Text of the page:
During this period, between say 1860 and 1900, there occurred the steady expansion of the Euston empire, stretching to the Scottish border and beyond, with the lliance of the Caledonian Railway to across the Irish Sea and the Euston owned Dundalk, Newry & Greenore Railway. Its steamship services ere surpassed by few others, whilst its main line, forever known as the West Coast Route was amongst the busiest and hardest to work of any railway in the country. The LNWR even managed to gain a foothold in West Cumberland, over the Cockermout, Keswick & Penrith line, purchasing the Whitehaven Junction Railway, and having operating agreements and joint ownership with the Furness, of one or two others. By 1870, the LNWR had indeed established a fair sized and extremely profitable railway. In size, with around 1400 miles of track, even this was to more than double by the end of its independent life, it was second only to the GWR; although its 
income was very nearly double that of the company with the broad gauge. It had also, the two important arteries of the Chester & Holyhead, acquired in 1858, and the Lancaster & Carlisle, leased, optimistically perhaps, for 90 years.

Locomotives figure prominently in any account of the “Premier Line” at this time, not surprisingly in view of the almost bewildering number of designs produced by Webb during the period from 1870 to 1903. Webb, as is well known, was an ardent and staunch a supporter of compounding as a means of effecting economies in locomotive operation as any other. He was also ably backed in this respect by the company Chairman – Richard Moon. Moon too was constantly striving for economy, tempered with the desire to maintain the position of the LNWR, and his own naturally, as one of the world’s largest, wealthiest and most respected joint stock companies. This he undoubtedly achieved during his tenure of that office, between 1861 and 1891. But it was perhaps Webb’s brilliance as a mechanical engineer that is remembered most, many of the innovations on this country’s railways in the latter half of the century were the product of his inventive genius. As an example, Adam’s ”Radial Tanks” on the London & South Western Rly. possessed a design of trailing axlebox which owed much of its development to Webb’s own ideas on the LNWR, to say nothing of his patented electro-mechanical interlocking lever frames for signalling!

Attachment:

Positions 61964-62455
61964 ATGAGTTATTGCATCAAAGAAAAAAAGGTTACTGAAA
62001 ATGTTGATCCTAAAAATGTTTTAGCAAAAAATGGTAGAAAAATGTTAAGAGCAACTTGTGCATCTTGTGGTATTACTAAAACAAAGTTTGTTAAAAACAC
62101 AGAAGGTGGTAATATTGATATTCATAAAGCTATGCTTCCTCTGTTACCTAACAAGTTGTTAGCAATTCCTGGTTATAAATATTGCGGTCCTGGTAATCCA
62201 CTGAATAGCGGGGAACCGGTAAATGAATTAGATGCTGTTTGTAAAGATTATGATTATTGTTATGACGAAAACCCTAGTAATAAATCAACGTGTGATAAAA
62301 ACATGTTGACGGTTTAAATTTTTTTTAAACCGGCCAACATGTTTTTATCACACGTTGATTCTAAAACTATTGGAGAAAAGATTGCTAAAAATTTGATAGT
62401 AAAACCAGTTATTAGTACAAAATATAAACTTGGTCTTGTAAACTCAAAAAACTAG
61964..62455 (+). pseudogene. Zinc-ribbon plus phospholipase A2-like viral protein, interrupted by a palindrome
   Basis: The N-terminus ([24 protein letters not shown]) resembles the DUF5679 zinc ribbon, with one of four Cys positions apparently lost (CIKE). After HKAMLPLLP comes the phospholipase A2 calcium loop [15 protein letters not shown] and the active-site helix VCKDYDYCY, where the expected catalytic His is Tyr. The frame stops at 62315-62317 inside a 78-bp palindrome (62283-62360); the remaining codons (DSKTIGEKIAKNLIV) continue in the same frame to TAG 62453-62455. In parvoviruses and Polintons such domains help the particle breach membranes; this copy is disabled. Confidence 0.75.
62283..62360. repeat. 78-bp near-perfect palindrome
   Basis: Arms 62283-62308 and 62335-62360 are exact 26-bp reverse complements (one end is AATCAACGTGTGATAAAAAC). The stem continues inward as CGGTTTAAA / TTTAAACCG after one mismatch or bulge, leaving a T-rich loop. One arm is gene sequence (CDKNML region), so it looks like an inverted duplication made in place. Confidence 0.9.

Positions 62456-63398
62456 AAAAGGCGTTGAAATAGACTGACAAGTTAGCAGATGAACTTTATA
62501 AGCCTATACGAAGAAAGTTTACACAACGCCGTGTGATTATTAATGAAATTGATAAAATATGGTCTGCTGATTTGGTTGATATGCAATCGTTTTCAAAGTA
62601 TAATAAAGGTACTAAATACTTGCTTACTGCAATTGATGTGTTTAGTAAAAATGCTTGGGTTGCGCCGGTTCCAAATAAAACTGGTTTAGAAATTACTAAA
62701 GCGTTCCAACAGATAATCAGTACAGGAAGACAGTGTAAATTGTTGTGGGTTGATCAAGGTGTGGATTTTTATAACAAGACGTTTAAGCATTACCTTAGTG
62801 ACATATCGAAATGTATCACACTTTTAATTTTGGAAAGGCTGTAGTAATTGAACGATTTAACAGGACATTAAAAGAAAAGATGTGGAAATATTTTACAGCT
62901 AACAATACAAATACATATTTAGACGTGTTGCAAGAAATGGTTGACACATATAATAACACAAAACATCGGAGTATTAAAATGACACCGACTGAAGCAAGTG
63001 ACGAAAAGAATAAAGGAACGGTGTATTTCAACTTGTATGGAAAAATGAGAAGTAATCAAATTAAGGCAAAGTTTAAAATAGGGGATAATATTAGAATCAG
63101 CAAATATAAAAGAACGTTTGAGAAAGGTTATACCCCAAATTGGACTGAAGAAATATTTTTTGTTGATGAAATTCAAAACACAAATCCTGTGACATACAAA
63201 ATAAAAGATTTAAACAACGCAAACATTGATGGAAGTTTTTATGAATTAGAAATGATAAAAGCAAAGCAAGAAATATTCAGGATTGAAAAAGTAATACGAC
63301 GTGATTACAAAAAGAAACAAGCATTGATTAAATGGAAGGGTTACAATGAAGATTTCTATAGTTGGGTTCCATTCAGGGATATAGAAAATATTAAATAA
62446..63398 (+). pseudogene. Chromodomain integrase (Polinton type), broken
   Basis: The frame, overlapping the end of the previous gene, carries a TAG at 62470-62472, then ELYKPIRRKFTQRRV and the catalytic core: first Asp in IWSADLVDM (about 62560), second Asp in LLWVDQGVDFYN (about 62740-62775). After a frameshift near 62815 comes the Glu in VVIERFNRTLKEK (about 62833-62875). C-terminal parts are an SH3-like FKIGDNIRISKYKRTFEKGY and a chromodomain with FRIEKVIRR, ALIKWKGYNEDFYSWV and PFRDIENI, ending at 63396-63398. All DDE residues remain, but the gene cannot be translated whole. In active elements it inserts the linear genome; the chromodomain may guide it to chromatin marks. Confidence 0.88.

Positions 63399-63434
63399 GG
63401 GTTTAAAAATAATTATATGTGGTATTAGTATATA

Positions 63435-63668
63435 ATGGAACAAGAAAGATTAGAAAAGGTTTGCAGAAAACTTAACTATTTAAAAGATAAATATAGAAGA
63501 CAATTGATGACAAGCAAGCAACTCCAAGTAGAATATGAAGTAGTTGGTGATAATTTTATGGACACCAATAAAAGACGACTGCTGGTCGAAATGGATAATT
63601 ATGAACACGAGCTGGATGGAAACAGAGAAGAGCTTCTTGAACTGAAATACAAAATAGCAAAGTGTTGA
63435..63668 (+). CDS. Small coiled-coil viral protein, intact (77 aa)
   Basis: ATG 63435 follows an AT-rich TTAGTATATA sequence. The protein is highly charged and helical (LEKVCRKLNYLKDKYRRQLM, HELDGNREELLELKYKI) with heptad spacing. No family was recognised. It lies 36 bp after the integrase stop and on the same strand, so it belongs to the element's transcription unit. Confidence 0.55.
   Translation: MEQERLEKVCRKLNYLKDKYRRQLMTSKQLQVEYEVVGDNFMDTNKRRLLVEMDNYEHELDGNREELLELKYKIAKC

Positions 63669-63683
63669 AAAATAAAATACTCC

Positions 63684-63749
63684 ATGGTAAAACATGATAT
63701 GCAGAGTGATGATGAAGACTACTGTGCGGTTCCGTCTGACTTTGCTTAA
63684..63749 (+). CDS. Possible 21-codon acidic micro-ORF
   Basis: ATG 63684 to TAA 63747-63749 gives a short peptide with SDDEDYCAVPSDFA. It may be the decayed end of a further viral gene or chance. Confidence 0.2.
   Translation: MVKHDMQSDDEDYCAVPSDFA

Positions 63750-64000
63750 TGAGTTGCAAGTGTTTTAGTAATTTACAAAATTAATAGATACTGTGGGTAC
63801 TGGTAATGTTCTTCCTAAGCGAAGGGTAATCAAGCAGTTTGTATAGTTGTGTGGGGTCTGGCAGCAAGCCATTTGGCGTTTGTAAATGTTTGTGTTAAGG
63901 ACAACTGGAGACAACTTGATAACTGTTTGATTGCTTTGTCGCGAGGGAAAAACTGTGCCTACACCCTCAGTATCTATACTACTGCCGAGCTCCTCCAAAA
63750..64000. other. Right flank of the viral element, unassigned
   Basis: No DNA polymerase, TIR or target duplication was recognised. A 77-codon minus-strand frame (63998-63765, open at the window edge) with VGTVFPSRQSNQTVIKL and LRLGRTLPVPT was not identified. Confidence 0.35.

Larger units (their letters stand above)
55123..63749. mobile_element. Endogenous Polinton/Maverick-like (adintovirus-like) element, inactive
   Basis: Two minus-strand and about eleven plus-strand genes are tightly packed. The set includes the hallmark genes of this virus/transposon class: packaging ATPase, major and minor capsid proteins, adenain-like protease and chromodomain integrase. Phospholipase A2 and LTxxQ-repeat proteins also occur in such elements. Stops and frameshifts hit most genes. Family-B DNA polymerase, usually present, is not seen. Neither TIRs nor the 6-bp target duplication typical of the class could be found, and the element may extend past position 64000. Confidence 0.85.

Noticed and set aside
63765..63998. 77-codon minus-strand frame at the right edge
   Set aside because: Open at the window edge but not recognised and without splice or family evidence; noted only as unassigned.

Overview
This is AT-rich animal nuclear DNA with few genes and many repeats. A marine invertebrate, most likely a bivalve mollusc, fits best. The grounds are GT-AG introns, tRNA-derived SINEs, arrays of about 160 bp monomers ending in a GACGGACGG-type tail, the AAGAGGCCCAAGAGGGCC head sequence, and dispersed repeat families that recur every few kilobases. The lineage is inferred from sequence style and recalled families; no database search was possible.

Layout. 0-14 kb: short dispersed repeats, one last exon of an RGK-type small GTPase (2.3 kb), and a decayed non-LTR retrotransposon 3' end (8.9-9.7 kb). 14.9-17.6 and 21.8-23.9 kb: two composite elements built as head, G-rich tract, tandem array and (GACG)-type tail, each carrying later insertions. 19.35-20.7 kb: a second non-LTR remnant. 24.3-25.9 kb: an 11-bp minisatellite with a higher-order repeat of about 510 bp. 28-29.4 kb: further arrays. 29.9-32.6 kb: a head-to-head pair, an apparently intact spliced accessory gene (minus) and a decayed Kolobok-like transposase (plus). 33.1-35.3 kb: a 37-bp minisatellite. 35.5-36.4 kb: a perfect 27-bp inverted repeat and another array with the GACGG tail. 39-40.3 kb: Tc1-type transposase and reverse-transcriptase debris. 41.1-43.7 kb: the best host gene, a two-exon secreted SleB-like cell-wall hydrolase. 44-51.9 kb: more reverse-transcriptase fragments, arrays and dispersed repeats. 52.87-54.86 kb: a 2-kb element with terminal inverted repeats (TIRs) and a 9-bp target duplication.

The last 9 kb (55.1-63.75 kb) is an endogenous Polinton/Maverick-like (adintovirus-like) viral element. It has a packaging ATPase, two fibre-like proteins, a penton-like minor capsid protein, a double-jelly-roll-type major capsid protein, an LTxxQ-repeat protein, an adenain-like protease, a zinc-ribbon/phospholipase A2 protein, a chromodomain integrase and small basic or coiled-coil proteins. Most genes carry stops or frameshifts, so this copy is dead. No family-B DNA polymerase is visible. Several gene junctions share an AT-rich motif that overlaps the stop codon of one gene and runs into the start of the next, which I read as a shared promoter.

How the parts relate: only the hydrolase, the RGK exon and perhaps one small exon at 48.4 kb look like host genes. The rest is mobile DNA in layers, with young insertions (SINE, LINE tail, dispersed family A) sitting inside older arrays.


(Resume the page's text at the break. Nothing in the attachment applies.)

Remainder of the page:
As a locomotive engineer, Webb was probably second to none. Although remembered most for his largely unsuccessful pursuit of compounding, in his simple expansion designs of
the “Precedent” class 2-4-0 and “Cauliflower” goods 0-6-0’s there appeared successful designs of locomotive unsurpassed by many, many others. A great number of the latter survived nearly a century, passing into the hands of British Railways. But it was in the direction of locomotive design that his genius really let him down for not being content with developing simple expansion types that would perform the work required, he became obsessed with his pursuit of the compound locomotive. It was this principle really that consisted in costing the LNWR far more than any equivalent saving in fuel consumption. His designs, such as the “Experiment”, “John Hick” and “Dreadnought” classes were almost total failures, being both heavy on fuel and difficult to operate. Moreover, he later attempted to dispense with the idea of coupling the driving wheels together, with the result that whereas often the leading wheel could be seen turning in one direction, the trailing wheel would revolve in the opposite direction!